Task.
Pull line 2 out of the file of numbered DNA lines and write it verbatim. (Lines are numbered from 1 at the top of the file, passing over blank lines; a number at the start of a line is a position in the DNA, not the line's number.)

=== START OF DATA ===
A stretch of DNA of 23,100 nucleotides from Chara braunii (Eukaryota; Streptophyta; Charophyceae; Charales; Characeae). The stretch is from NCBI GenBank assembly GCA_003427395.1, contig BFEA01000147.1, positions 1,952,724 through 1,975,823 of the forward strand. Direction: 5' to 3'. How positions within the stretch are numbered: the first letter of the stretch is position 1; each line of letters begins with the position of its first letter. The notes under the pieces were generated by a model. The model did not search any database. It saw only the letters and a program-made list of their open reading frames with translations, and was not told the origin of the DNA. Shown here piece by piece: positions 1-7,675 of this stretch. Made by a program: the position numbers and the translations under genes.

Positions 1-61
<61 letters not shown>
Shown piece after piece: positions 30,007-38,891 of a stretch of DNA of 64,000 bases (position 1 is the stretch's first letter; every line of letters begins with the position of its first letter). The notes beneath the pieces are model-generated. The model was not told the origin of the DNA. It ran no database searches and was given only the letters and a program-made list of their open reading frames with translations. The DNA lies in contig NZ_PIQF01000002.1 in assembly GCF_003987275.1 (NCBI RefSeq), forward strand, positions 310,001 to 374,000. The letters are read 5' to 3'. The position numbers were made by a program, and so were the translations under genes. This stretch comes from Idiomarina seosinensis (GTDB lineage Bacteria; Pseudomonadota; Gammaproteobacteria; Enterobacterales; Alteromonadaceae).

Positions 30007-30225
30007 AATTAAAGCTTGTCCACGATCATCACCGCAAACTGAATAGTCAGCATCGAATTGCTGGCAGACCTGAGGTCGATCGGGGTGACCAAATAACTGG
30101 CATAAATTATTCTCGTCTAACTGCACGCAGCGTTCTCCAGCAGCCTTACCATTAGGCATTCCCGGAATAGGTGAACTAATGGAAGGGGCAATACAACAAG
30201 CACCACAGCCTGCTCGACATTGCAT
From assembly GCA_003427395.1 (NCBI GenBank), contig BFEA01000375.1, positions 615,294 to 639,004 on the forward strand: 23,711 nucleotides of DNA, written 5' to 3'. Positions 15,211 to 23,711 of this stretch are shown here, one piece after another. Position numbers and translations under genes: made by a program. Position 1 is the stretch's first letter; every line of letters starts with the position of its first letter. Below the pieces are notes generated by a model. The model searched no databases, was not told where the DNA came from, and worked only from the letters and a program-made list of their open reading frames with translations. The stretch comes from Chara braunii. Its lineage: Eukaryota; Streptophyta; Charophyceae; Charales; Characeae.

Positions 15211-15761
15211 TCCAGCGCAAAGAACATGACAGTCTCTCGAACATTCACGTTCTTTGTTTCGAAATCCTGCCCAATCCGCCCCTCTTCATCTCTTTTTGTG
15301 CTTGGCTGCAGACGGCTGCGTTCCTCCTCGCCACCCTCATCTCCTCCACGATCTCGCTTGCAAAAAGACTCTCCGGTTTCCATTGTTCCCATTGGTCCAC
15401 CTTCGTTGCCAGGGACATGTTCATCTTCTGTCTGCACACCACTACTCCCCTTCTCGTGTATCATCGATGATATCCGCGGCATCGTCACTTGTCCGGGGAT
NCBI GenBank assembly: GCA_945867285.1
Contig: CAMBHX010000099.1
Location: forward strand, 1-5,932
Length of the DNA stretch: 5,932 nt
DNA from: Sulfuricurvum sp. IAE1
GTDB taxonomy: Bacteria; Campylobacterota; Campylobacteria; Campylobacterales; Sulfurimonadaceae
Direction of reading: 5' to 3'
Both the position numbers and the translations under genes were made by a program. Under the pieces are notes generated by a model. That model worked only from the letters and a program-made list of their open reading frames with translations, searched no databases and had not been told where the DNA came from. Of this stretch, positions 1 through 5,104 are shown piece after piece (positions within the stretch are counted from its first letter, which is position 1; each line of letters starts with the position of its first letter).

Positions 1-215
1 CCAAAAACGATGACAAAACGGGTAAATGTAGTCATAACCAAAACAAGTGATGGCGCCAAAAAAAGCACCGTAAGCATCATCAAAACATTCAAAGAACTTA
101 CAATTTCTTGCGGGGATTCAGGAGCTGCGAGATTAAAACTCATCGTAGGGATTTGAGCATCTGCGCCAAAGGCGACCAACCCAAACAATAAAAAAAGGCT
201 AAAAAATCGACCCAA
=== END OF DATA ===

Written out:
Positions 1-61